Mondale was the 1984 Democratic presidential nominee
The DNC chair race has largely been viewed through the prism of the 2016 Democratic primary
Former Vice President Walter Mondale is endorsing Minnesota Rep. Keith Ellison to become the next Democratic National Committee chair.
The move gives the two top contenders to helm the party – Ellison and former Labor Secretary Tom Perez – one vice presidential endorsement each, after Joe Biden backed Perez earlier this week.
It comes as Democrats head to Detroit for their third of four “future forums” Saturday, where candidates for party leadership lay out their visions, before the DNC’s 447 voting members select their new chair in a late-February meeting in Atlanta.
“Keith was a Minnesota star in the state legislature and now in the US House. Keith believes that we need to help all Americans succeed, and this message of inclusiveness is one that has resonated with people in the 5th Congressional District in Minnesota, who have re-elected Keith five times and who have turned out to vote in increasing numbers ever since Keith took office,” Mondale said in a statement. “Keith is exactly the type of person our party needs right now, and I know he’d use his talents to elect Democrats across our country if he’s the next DNC Chair.”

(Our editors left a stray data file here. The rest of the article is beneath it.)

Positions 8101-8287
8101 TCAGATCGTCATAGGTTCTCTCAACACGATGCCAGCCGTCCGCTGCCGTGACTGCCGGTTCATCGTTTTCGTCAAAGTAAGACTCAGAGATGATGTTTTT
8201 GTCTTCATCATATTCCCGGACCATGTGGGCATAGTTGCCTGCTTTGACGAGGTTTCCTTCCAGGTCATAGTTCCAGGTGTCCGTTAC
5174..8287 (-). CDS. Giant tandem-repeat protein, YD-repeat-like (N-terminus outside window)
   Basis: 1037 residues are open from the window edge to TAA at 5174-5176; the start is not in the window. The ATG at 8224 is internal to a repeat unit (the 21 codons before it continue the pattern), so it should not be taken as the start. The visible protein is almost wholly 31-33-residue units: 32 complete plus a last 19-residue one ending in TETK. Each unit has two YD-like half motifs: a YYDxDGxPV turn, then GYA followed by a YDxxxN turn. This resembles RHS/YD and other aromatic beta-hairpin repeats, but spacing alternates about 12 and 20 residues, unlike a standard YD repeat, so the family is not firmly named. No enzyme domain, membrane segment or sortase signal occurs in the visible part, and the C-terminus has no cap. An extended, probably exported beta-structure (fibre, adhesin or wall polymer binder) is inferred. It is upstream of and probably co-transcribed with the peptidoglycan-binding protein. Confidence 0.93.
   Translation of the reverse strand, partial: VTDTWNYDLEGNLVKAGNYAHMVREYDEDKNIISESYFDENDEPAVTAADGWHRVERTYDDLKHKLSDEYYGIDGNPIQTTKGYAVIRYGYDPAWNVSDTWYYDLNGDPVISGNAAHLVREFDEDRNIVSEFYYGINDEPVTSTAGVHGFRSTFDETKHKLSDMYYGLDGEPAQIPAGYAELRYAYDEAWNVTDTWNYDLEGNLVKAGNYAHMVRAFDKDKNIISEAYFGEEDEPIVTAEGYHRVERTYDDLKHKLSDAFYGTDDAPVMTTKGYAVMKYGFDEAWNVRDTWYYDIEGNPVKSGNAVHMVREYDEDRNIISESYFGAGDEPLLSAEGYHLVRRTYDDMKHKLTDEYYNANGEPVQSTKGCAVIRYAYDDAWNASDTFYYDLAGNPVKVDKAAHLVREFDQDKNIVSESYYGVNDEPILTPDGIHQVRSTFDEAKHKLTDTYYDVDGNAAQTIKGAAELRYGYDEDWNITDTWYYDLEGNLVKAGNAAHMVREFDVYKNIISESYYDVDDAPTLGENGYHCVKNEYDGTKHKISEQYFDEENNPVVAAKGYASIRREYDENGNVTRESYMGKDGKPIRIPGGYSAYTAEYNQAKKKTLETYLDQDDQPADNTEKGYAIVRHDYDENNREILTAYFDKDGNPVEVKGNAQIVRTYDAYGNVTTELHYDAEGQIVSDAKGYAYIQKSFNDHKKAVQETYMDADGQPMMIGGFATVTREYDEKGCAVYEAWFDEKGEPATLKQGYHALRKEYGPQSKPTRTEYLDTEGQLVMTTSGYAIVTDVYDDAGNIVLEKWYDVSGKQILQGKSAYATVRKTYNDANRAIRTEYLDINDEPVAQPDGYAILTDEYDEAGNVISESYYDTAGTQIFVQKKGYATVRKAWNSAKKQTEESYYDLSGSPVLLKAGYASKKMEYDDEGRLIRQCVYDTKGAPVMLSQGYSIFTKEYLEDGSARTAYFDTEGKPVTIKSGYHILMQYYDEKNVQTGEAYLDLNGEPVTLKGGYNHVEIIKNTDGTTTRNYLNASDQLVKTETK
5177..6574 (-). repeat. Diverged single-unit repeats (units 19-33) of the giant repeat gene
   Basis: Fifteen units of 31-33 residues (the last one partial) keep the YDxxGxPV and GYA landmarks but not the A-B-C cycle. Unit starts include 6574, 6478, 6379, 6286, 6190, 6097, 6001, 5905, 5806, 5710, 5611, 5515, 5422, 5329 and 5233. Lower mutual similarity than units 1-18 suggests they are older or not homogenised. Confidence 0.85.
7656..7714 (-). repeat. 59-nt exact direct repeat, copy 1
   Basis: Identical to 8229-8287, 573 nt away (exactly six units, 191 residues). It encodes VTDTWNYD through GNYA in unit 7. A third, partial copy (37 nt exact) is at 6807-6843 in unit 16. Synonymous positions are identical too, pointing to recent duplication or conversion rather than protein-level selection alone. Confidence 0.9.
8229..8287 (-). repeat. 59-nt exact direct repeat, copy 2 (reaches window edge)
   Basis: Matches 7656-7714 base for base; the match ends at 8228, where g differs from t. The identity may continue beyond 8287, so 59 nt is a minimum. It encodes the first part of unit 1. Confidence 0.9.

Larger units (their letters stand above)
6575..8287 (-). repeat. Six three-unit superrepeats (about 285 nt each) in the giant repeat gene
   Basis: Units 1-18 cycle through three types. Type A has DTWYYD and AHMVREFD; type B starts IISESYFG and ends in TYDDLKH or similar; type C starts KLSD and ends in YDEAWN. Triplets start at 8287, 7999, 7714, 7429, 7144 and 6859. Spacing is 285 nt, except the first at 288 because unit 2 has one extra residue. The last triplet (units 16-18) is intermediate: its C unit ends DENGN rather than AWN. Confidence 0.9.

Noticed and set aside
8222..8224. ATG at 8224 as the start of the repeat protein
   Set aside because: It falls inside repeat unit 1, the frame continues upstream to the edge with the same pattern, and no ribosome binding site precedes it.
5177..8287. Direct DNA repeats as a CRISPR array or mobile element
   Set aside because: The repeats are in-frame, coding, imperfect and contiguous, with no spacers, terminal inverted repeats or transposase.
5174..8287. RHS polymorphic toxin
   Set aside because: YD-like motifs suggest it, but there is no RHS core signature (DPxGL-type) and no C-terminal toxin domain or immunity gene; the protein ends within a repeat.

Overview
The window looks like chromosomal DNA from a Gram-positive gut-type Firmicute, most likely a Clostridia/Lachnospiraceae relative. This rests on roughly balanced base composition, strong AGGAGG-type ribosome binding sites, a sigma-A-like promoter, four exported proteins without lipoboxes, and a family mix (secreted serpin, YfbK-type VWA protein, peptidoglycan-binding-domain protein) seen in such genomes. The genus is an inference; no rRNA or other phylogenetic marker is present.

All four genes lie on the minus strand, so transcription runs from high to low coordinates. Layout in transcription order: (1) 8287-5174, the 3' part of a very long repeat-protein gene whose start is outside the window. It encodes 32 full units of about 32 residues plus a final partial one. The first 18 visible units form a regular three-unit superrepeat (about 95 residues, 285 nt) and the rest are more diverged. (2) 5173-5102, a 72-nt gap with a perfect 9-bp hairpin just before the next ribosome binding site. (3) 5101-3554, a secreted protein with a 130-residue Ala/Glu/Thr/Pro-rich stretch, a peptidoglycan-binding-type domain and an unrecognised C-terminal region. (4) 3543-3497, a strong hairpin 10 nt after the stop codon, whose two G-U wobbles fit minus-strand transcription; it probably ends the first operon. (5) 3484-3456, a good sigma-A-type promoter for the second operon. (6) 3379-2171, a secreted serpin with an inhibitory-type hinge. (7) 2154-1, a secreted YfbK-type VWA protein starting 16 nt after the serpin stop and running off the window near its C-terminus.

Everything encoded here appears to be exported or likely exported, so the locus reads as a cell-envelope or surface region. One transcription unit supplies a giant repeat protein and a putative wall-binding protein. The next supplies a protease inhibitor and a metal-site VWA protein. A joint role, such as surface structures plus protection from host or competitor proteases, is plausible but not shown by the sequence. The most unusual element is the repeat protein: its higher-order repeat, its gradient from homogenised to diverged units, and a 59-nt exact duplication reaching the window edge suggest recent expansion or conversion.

Mondale, the 1984 Democratic presidential nominee, is a former Minnesota senator and US ambassador to Japan.
Though both Ellison and Perez reject it, the DNC chair race has largely been viewed through the prism of the 2016 Democratic primary – with Bernie Sanders endorsing Ellison and Perez considered a close ally of Hillary Clinton.
Biden – stepping back into politics just two weeks after he and President Barack Obama departed – endorsed Perez on Wednesday.
“Tom knows how to talk to people, not down to them. He knows how to explain why our party’s core beliefs matter to the immigrant family in Arizona and the coal miner in West Virginia. That matters,” Biden said.
Sanders shot back – casting Perez as part of the “failed status-quo approach” in a statement. In the DNC race, Sanders said, “the question is simple: Do we stay with a failed status-quo approach or do we go forward with a fundamental restructuring of the Democratic Party?”